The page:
Existence of adjoint via Riesz Representation Theorem

In Linear Algebra Done Right we have a theorem that states

Riesz Representation Theorem : Suppose $$V$$ is finite-dimensional and $$A$$ is a linear functional on $$V$$. Then there is a unique vector $$u$$ such that for every $$v$$ : $$A(v)=\langle u , v\rangle$$

However then the existence of adjoint transformation is cited using this theorem

$$\langle T v, w\rangle=\left\langle v, T^{*} w\right\rangle$$

To see why the definition above makes sense, suppose $$T \in \mathcal{L}(V, W)$$. Fix $$w \in W$$. Consider the linear functional on $$V$$ that maps $$v \in V \text { to }\langle T v, w\rangle$$; this linear functional depends on $$T$$ and $$w$$. By the Riesz Representation Theorem , there exists a unique vector in V such that this linear functional is given by taking the inner product with it. We call this unique vector $$T^{*} w$$

I don't understand how the two situations are alike. First we didn't have a transformation prior to inner product and now we do. How does the guarantee still exist? Not only that but $$v$$ and $$w$$ could belong to different dimension spaces and $$T$$ transforms $$V$$ to $$W$$. How does Riesz Representation Theorem hold for this case at well? The two seem a bit disconnected to me.

Riesz representation theorem does not mention transforming input by T. By applying this theorem exactly as it is stated, there exists a $$w$$ for the functional acting on $$Tv$$, so now we have $$⟨𝑇𝑣,𝑤⟩$$. I don't see ahead of that.

• I don't see what the issue is. For the Riesz representation theorem, you have a linear functional $A : V \to \mathbb{R}$ and deduce $A$ takes the form $Av = \langle u,v \rangle$. In the other setting, you have $A: V \to \mathbb{R}$ (given by $Av = \langle Tv,w \rangle$). So, applying, the Riesz representation theorem, there is some $u$ for which $Av = \langle u,v \rangle$. We denote $u$ by $T^*w$. – mathworker21 Jul 20 at 4:34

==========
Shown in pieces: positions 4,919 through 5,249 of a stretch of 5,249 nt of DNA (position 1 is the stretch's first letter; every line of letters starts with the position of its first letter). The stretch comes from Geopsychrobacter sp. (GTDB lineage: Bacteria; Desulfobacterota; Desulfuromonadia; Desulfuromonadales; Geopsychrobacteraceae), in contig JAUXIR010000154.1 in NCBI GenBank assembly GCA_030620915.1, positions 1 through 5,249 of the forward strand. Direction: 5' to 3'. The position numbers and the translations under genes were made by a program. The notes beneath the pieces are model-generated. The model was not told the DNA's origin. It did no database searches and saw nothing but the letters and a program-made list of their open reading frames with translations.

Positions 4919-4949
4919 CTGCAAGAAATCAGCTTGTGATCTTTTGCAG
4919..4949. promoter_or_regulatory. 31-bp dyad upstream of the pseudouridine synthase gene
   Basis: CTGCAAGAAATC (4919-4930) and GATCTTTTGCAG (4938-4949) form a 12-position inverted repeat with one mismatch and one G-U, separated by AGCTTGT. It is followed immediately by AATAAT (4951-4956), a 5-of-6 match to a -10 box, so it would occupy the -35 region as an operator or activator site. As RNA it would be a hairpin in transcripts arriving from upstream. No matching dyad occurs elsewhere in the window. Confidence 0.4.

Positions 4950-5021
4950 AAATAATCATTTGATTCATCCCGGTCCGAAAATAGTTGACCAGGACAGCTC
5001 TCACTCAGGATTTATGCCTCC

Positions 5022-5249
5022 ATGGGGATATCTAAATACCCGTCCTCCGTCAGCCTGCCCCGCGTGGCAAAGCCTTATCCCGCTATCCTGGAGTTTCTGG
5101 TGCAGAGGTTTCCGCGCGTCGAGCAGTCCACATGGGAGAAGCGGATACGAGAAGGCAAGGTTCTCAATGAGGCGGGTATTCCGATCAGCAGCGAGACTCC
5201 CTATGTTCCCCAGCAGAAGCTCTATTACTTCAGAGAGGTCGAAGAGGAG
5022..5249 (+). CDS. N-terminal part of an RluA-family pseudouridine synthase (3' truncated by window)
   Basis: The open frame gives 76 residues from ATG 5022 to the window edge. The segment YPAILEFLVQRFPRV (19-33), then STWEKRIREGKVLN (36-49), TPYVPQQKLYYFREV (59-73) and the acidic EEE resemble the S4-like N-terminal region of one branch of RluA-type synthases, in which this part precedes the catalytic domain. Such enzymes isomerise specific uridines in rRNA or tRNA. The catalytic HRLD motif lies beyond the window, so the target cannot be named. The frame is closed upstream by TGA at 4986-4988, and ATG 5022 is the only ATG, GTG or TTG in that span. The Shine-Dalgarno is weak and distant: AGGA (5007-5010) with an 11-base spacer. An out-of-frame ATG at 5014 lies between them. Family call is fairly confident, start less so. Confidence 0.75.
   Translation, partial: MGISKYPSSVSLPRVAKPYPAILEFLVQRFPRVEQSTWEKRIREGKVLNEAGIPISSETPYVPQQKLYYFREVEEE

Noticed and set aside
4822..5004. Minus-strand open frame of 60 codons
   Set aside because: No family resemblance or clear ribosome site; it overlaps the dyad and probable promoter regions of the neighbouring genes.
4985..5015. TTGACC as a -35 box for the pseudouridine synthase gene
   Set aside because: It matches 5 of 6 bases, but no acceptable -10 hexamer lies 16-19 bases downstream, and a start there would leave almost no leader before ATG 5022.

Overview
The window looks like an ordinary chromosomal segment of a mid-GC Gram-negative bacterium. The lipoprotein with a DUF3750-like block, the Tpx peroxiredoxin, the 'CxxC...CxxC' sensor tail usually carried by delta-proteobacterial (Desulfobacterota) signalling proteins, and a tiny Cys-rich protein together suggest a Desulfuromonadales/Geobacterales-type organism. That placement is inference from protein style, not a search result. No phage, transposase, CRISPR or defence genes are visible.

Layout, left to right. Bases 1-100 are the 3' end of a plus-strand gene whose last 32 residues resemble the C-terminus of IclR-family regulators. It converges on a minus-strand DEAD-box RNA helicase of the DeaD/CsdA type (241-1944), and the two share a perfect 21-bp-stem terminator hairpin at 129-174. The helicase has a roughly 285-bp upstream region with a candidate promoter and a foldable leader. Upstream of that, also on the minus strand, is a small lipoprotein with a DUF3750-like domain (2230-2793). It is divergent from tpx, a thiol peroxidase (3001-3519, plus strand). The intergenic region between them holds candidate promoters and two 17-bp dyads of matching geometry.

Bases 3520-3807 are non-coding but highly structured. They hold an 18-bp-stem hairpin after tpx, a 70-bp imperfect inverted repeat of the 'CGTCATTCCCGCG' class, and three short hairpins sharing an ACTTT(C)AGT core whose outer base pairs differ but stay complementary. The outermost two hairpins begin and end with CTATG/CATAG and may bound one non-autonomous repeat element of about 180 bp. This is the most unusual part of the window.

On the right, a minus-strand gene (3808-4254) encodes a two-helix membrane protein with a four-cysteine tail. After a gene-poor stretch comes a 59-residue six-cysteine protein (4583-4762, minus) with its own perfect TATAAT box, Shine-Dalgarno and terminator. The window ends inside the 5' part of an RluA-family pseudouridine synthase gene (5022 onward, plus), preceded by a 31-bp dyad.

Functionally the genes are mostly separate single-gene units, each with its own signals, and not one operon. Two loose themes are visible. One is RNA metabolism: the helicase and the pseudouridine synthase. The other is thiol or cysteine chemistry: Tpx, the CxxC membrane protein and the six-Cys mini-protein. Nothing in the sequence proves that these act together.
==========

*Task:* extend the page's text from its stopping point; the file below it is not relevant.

• Riesz representation theorem does not mention transforming input by T. By applying this thorem exactly as it is stated, there exists a $w$ for the functional acting on $Tv$, so now we have ⟨𝑇𝑣,𝑤⟩. I dont see ahead of that – Rahul Deora Jul 20 at 4:46
• Dude, read my previous comment. Define the linear functional $A : V \to \mathbb{R}$ as follows. For a given vector $v \in V$, let $Av = \langle Tv, w\rangle$. This is a valid linear functional, so Riesz representation theorem implies there is some $u$ for which $Av = \langle u,v\rangle$ for each $v \in V$. By the definition of $A$ this means $\langle Tv,w\rangle = \langle u,v \rangle$ for each $v \in V$. What exactly do you have a problem with? Be specific. – mathworker21 Jul 20 at 4:48
• I'm confused about how the T got stuck in there without the theorem changing. My defination of linear functional only extends to a dot product of two vectors as 𝐴𝑣=⟨𝑢,𝑣⟩ – Rahul Deora Jul 20 at 5:15
• With that definition of linear functional, the riesz representation theorem you cited is a tautology. Your definition of linear functional is obviously the wrong one. – mathworker21 Jul 20 at 5:31

Suppose $$T_v(x)=\langle x,v\rangle$$ Given $$y \in V$$. Consider the linear functional $$g:V\to\mathbb{F}$$ by $$g(x)=\langle T(x),y\rangle$$ for any $$x\in V$$
Note that $$g$$ depends on $$y$$.
Since $$g \in \mathcal{L}(V,\mathbb{F})$$, by Riesz Representation Theorem $$g(x)=\langle x,y'\rangle=T_{y'}(x)$$ where $$y' \in V$$ is unique.
i.e. for any $$x \in V$$ $$\langle T(x),y\rangle = g(x)=T_{y'}(x)=\langle x,y'\rangle$$ We want it to be equal to $$\langle x,T^*(y)\rangle$$
Therefore, we define $$T^*:V\to V$$ by$$T^*(y)=y'$$
After checking $$T^*$$ is linear, the existence of $$T^*$$ has been shown.